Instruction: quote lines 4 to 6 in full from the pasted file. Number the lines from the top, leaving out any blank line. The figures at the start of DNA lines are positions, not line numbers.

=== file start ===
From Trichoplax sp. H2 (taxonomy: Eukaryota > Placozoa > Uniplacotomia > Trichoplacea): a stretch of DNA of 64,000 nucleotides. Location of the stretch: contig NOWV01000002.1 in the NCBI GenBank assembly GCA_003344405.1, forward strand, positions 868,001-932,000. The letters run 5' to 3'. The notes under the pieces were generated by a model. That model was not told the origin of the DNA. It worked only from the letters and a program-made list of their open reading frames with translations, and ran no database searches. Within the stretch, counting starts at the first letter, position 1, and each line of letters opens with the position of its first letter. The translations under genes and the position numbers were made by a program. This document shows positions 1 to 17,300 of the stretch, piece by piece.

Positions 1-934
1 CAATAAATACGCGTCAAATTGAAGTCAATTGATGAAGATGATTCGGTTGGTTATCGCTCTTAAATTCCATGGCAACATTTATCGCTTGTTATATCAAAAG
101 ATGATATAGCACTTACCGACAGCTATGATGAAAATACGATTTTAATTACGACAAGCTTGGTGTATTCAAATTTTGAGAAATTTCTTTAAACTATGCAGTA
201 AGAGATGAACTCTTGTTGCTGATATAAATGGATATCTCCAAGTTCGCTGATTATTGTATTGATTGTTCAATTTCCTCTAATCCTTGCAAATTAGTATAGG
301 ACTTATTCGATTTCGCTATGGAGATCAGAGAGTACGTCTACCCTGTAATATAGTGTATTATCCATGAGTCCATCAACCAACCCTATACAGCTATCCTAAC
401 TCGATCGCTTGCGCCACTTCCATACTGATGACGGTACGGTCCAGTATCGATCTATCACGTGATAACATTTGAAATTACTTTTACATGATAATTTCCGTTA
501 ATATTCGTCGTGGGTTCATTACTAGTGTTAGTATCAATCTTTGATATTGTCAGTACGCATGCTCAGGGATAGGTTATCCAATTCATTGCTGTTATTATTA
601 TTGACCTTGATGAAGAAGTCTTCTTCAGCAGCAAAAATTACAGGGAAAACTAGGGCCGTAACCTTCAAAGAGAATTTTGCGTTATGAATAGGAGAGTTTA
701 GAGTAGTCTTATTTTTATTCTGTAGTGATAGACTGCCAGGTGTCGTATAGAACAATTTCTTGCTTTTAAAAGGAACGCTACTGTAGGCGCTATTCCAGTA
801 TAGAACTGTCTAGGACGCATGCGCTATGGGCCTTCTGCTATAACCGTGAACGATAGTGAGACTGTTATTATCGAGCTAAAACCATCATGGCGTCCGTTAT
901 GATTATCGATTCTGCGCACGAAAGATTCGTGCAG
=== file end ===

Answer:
101 ATGATATAGCACTTACCGACAGCTATGATGAAAATACGATTTTAATTACGACAAGCTTGGTGTATTCAAATTTTGAGAAATTTCTTTAAACTATGCAGTA
201 AGAGATGAACTCTTGTTGCTGATATAAATGGATATCTCCAAGTTCGCTGATTATTGTATTGATTGTTCAATTTCCTCTAATCCTTGCAAATTAGTATAGG
301 ACTTATTCGATTTCGCTATGGAGATCAGAGAGTACGTCTACCCTGTAATATAGTGTATTATCCATGAGTCCATCAACCAACCCTATACAGCTATCCTAAC